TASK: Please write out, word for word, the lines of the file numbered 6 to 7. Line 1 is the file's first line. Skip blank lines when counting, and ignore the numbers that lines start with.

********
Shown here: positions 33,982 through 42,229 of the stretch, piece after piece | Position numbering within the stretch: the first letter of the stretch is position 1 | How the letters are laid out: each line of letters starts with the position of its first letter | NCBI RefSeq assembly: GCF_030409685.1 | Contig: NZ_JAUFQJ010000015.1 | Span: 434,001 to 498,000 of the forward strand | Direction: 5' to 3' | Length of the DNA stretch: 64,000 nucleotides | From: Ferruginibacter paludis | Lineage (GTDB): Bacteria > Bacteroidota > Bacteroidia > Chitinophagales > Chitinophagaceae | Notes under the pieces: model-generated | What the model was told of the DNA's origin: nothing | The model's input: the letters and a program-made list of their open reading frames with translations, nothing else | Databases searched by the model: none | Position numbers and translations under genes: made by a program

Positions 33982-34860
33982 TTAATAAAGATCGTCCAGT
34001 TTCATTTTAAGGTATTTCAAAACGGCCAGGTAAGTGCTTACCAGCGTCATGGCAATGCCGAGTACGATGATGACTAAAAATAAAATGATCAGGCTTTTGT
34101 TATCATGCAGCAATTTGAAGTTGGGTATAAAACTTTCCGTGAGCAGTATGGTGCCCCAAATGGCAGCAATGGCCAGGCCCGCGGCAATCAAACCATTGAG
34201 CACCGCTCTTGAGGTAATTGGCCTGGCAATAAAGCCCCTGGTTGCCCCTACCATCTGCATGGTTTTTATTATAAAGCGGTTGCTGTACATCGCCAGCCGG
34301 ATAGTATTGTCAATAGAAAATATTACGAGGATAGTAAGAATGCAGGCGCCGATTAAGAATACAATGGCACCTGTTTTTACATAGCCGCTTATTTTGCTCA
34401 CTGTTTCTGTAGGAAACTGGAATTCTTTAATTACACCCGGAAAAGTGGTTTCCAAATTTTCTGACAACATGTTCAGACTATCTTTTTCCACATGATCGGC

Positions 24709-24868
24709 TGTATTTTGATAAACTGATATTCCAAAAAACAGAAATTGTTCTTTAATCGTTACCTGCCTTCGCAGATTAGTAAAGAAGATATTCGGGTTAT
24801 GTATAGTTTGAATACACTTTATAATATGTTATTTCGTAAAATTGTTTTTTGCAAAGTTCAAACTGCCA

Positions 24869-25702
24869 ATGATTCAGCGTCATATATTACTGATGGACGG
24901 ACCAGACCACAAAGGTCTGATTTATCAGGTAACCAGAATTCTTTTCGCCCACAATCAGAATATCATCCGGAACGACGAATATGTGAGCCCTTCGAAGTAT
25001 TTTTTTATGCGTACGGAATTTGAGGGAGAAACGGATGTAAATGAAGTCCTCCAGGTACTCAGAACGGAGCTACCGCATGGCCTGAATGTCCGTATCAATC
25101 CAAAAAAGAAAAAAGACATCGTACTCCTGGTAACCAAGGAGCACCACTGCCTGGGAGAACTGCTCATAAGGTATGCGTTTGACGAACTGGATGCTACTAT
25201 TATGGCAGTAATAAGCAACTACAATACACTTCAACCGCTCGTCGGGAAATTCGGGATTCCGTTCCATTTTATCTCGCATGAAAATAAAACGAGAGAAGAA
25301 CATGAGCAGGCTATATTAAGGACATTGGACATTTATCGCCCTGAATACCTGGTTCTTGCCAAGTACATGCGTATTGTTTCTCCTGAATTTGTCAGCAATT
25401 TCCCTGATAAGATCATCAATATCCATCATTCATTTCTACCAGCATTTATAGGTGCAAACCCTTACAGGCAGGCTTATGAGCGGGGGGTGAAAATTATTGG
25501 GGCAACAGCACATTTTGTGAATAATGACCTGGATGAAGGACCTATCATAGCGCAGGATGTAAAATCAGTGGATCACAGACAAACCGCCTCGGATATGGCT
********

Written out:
34201 CACCGCTCTTGAGGTAATTGGCCTGGCAATAAAGCCCCTGGTTGCCCCTACCATCTGCATGGTTTTTATTATAAAGCGGTTGCTGTACATCGCCAGCCGG
34301 ATAGTATTGTCAATAGAAAATATTACGAGGATAGTAAGAATGCAGGCGCCGATTAAGAATACAATGGCACCTGTTTTTACATAGCCGCTTATTTTGCTCA